MANILA (UPDATE) - The House minority bloc is pushing for the adoption of a 4-day work week in the private sector and non-frontline national government offices as well as the maximization of the telecommuting or work-from-home law as a way to mitigate traffic jams in the country’s leading urban centers.
In a press conference, House Minority Leader Bienvenido Abante Jr. revived the appeal for the implementation of a shortened work week.
“I appeal to Malacañang to also study the implementation of a 4-day work week for non-frontline offices of national government agencies. In the past, the Civil Service Commission has issued guidelines for its adoption but rather than make it optional I suggest that the Palace consider the feasibility of doing this during the Holiday Season. This could also serve as a trial period to assess if such a scheme can work long-term," he said.
He also called on the private sector to consider the implementation of the telecommuting law.
“If the work of your industry is output-oriented, then by all means consider having your employees work from home, especially if they have access to the internet and can communicate and send their work without any hurdles. I also believe they should consider implementing a 4-day work week in the last month of the year just to help ease traffic congestion," Abante added.
Abante is eyeing agencies like the Bureau of Internal Revenue, Social Security System and Philippine Overseas Employment Administration, which have offices near EDSA as among those that could implement this scheme.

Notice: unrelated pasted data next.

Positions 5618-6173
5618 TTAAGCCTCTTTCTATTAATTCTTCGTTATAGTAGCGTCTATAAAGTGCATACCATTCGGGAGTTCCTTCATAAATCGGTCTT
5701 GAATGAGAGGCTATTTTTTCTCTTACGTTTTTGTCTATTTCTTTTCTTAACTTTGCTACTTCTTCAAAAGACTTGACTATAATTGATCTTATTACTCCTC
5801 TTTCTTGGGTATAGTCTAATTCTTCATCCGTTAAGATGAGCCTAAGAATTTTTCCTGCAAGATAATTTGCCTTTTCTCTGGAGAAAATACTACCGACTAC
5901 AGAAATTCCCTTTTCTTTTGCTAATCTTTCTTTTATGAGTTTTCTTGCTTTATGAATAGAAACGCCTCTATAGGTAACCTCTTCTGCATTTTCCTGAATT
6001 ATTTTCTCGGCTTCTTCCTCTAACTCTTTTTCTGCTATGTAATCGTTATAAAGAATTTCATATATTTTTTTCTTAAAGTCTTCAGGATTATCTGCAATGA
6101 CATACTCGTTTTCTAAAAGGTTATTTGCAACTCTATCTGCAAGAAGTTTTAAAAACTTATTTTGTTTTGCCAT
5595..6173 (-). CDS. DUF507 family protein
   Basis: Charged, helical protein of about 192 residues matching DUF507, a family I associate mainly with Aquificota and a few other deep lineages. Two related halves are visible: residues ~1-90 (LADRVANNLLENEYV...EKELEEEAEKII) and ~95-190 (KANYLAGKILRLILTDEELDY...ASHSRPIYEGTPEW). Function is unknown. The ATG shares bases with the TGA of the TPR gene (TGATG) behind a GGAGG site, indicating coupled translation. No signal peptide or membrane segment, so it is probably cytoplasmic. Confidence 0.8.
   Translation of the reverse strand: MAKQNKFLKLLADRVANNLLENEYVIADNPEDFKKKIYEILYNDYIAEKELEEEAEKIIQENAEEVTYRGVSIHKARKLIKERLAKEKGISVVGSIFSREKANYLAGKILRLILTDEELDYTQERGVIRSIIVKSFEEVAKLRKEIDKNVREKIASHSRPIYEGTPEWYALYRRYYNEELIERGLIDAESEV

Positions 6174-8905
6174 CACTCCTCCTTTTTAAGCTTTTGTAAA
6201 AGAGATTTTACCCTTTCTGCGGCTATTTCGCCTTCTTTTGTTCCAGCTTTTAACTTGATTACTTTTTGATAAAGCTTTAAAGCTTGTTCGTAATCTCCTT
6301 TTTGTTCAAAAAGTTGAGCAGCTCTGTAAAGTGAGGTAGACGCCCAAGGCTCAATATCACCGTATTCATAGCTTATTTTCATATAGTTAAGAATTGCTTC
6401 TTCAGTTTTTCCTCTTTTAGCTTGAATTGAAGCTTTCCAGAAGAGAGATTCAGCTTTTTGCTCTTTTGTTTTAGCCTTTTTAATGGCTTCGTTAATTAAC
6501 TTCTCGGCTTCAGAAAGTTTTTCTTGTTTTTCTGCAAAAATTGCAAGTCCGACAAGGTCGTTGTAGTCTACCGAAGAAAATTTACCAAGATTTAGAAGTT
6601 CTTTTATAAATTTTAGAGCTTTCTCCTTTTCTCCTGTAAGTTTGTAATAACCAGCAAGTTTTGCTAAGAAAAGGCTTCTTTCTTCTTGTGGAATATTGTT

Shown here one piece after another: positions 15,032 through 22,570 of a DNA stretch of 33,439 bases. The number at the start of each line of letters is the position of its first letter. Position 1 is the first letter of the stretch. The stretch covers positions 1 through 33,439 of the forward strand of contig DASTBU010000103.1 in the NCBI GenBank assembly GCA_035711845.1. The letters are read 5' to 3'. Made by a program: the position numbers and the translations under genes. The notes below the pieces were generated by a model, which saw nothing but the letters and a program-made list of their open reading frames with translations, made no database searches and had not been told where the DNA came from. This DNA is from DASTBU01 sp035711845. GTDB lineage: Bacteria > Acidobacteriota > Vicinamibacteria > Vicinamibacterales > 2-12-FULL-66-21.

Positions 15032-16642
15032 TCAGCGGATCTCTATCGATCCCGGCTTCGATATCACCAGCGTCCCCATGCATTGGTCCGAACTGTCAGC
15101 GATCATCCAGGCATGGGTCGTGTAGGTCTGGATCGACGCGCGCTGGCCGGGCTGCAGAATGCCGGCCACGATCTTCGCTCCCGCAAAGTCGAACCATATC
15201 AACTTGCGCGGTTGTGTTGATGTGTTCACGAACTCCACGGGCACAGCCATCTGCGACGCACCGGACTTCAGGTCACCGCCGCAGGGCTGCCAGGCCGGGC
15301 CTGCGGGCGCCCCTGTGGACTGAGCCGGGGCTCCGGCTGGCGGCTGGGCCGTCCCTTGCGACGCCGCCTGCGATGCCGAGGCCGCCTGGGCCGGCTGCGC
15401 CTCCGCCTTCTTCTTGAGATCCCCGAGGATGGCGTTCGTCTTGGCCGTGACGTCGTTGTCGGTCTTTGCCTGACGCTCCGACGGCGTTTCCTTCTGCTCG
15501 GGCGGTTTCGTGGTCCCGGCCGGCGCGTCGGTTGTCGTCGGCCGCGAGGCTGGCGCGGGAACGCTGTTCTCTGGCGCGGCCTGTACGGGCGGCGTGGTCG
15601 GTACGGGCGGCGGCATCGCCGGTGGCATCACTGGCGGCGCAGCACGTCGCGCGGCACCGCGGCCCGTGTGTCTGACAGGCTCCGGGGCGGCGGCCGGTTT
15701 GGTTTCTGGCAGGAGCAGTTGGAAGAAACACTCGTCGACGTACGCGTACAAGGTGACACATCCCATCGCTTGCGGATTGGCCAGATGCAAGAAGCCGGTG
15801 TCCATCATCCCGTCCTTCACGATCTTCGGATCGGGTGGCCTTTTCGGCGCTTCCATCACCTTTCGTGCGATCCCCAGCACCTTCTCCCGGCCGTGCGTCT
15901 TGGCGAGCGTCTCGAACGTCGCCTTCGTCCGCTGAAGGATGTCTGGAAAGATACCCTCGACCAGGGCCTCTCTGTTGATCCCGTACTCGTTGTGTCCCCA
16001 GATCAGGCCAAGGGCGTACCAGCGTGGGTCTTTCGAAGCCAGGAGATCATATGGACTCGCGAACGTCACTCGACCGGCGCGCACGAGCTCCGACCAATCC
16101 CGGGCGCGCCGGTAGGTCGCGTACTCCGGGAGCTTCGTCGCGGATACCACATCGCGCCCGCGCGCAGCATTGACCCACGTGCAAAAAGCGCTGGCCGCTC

Former Metropolitan Manila Development Authority chair and now Marikina Rep. Bayani Fernando for his part believes that government agencies could help ease traffic gridlocks by improving the ease of doing business. Fernando also backed the 4-day work week scheme since it would cut the transportation costs of workers.
Iloilo Rep. Janette Garin, meanwhile, prodded proponents to take caution as it may affect the delivery of public services. Garin is batting for staggered work schedules instead so laborers won’t travel or commute at the same time.
Garin said extended work hours may affect both the health and productivity of workers.
"If there are offices who can do part of their work on a weekend, that can possibly be also looked into," she said.
Garin batted for an efficient train system and the use of the Pasig River to transport people as other traffic mitigation measures. Garin also wants liaison officers to use motorcycles to help them move around.
Before the bloc held its press conference, the House Committee on Labor began deliberations on 2 bills advocating for a compressed work week scheme.
Deputy Speaker Lray Villafuerte’s House Bill No. 1670 and Baguio Rep. Mark Go’s House Bill No. 1904 both call for a compressed work week. Both Go and Batangas Rep. Maria Theresa Collantes, who sponsored the bill for Villafuerte, pointed out the benefits to workers in terms of transportation.
Quoting from Villafuerte’s explanatory note, Collantes said: “This bill intends to ease the worries of employees in commuting to work by allowing alternative working arrangements.”